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  • Writer's pictureAbigail Taylor

Adventures in Restaurant Management: sometimes it's kind of like detective work.

a table set with two fine dining dishes and wine

A good detective knows that eye witnesses are, at their best, extremely unreliable. Thanks to our highly distractible minds filled with adrenaline and emotion, most people have something called selective memory when it comes to remembering specifics. Each person has a different perception of what went on based on their emotional state at the time. They might choose to focus on the one thing that pissed them off instead of remembering the many little details that could help solve the crime. This kind of selective memory is, as you might imagine, often showcased in restaurant reviews. People forget all the things you might have done right and choose to focus on the one thing that went wrong and their review always reflects that. Here's a few cases (names have been omitted to protect those involved).

Exhibit A: A lady who dined solo suggested in a review that the restaurant treated her like a "second class citizen" because she was a solo diner and that the server "under poured" her wine and "didn't make eye contact" when dropping the food. I personally dropped and cleared several dishes for this woman and attempted to engage with her but she was glued to her phone the whole time. She left that detail out of her review, of course, because it wouldn't have fit in her narrative of being ignored. Still, I did my diligence and spoke with the front of house team to make sure they were engaging solo diners as much as other diners.

Exhibit B: A couple, who admittedly waited for over an hour for their entrees (because they were overwhelmed in the kitchen), left a poor review even after I removed a round of drinks and one food item from their bill, explained the situation, and apologized profusely multiple times. They apparently forgot about that and claimed that no one acknowledged them at all in their review. The plot thickens. Perhaps I was wearing my cloak of invisibility at the time? This clearly was a review based on frustration and I simply responded that I hope were were able to provide them with the great experience we are known for should they chose to dine with us again and left it at that. You can't please people who don't want to be pleased.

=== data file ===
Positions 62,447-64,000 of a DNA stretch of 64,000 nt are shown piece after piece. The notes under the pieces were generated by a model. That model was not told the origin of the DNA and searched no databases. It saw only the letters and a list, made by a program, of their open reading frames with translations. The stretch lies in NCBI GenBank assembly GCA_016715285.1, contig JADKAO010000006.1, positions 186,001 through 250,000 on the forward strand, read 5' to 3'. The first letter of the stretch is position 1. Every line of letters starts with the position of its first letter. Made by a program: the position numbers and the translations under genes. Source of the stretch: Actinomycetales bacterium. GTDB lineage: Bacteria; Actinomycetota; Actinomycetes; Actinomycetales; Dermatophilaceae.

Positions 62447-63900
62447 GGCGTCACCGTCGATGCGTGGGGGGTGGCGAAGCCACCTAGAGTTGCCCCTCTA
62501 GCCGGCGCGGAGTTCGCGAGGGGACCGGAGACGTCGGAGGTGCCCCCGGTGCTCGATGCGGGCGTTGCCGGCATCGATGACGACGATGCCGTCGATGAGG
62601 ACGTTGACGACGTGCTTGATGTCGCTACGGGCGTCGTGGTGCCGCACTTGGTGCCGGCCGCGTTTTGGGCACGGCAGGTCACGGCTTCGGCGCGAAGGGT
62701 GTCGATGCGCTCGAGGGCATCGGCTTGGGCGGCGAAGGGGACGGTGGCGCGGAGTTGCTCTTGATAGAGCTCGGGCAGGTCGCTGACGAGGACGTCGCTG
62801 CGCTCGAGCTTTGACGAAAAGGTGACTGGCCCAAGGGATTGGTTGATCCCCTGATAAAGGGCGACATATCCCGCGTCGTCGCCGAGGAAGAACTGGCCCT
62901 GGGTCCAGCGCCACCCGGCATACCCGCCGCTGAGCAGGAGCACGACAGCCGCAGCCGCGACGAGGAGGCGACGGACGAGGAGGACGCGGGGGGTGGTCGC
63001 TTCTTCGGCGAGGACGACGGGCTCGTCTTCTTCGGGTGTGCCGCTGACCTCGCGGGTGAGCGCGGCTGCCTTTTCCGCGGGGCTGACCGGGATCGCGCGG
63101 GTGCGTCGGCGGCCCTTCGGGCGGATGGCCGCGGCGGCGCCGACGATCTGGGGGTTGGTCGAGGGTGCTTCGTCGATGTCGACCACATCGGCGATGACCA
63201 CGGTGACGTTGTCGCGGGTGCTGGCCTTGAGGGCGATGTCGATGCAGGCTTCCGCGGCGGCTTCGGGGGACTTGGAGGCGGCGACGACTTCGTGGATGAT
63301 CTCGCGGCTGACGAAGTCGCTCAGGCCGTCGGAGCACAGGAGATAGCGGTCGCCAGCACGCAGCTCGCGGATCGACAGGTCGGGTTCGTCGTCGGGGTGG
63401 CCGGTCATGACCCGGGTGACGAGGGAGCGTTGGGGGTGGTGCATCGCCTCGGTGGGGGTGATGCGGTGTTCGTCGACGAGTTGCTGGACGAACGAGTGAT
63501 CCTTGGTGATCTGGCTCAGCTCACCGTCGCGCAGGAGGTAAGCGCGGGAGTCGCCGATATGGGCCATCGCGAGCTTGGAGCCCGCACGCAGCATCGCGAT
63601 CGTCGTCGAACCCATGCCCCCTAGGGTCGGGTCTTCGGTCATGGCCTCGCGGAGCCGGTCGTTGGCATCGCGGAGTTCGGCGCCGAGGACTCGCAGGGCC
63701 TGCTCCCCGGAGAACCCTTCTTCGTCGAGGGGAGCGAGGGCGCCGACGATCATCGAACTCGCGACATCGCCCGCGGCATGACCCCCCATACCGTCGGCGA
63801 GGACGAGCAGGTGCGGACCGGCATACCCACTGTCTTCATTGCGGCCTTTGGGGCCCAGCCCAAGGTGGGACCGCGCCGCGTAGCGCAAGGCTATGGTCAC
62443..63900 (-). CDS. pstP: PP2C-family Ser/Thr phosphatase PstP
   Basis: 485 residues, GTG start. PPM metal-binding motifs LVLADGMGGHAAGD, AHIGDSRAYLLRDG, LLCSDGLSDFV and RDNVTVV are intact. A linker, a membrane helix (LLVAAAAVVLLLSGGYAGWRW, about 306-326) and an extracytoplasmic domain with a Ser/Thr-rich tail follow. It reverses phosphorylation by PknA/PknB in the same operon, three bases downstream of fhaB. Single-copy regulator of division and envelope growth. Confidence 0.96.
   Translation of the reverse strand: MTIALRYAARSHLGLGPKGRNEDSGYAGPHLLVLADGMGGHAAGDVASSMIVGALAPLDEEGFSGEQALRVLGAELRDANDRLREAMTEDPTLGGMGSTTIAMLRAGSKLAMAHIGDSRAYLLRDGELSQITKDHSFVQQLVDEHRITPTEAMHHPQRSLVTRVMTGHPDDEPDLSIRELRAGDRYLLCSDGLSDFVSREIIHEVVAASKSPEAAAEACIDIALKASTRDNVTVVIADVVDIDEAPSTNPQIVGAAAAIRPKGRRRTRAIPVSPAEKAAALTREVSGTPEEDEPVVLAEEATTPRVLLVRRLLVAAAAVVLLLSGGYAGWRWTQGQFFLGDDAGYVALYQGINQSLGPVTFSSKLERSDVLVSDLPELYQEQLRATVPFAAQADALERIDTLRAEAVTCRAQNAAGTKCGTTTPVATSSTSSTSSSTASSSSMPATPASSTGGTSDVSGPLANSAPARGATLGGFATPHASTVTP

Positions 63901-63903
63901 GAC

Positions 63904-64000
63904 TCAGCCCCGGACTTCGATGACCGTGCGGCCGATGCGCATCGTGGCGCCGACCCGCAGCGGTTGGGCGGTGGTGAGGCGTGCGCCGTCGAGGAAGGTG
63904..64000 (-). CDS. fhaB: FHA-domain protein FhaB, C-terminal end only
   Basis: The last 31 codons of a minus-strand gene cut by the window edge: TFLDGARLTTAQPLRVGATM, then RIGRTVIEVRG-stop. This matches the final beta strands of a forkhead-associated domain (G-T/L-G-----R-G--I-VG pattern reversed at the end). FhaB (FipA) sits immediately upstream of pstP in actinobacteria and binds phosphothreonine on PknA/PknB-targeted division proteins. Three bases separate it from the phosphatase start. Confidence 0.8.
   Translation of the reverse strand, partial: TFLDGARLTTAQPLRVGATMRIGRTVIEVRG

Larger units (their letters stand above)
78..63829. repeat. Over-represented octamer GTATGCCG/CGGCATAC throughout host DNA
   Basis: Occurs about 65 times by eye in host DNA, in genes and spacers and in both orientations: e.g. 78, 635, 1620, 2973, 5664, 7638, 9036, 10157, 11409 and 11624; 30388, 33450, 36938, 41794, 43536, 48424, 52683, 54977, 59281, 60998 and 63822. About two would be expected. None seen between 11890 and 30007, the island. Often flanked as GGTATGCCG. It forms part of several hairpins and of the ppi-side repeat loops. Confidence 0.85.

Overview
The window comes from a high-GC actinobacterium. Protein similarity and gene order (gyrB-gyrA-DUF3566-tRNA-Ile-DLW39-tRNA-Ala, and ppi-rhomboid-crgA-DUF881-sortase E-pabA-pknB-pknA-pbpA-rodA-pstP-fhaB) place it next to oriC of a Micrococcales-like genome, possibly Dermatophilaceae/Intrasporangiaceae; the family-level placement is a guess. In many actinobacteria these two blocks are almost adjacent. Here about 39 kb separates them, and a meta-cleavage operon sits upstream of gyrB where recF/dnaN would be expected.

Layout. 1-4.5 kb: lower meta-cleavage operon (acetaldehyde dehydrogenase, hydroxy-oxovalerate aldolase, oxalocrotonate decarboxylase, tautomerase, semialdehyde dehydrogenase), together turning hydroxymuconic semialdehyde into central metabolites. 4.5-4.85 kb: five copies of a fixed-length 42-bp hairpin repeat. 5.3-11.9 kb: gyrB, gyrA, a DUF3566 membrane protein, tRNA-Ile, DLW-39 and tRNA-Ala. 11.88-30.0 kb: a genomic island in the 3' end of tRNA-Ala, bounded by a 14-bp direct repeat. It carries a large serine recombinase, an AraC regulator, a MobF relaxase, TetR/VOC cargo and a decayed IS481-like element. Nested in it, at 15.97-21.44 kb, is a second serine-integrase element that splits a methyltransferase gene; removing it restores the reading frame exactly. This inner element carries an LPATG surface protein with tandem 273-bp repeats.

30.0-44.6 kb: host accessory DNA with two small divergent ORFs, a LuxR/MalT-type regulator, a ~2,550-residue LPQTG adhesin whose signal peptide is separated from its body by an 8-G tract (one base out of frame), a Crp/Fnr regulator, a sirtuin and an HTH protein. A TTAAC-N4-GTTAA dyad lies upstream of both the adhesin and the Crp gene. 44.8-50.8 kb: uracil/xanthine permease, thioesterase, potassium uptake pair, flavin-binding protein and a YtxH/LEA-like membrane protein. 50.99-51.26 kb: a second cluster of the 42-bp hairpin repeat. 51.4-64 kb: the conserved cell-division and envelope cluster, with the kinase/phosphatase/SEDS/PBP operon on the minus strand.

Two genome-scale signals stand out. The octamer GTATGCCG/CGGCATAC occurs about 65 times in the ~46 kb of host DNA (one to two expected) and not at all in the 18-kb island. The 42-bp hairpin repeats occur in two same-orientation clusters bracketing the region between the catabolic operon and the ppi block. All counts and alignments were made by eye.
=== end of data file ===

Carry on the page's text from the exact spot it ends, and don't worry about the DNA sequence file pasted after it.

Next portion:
Exhibit C: A couple who came to sit at our chef's counter on a very busy Saturday night complained about the food being not worth the money, and mentioned the noise level of the table behind them. Now, I know for a fact that the food was exquisite, as it always is, because the people who sat directly next to them left an amazing review. Using these clues I surmised these folks were so fixated on the noisy table that it ruined their experience, and as a result their review only reflected the negative side. Selective memory at it's finest! Knowing this, I advised my chef not to change the tasting experience based on this one review, which wasn't really ultimately about the food at all.

As a person who truly values my work and the experience that I aim to provide for people, its important for me to acknowledge what is real, honest feedback and what is just plain old selective memory at work. This way I focus my efforts in the right area to effectively grow and learn instead of being hung up on these little flaws in the mastery of service. Because there is no such thing as perfectly mastered service, even if every dish arrives perfectly on time with the perfect flavors and temps and is perfectly paired with the perfect wines. It's always going to be about how the guest perceives their own experience. That is why I strive to connect to the people I serve, instead of just provide them with service.

Ultimately that is what people need. Feed their souls first. Make them feel a sense of belonging, comfort, caring, kindness. It all comes back to that. That is what makes a dining experience truly memorable, in the good way!

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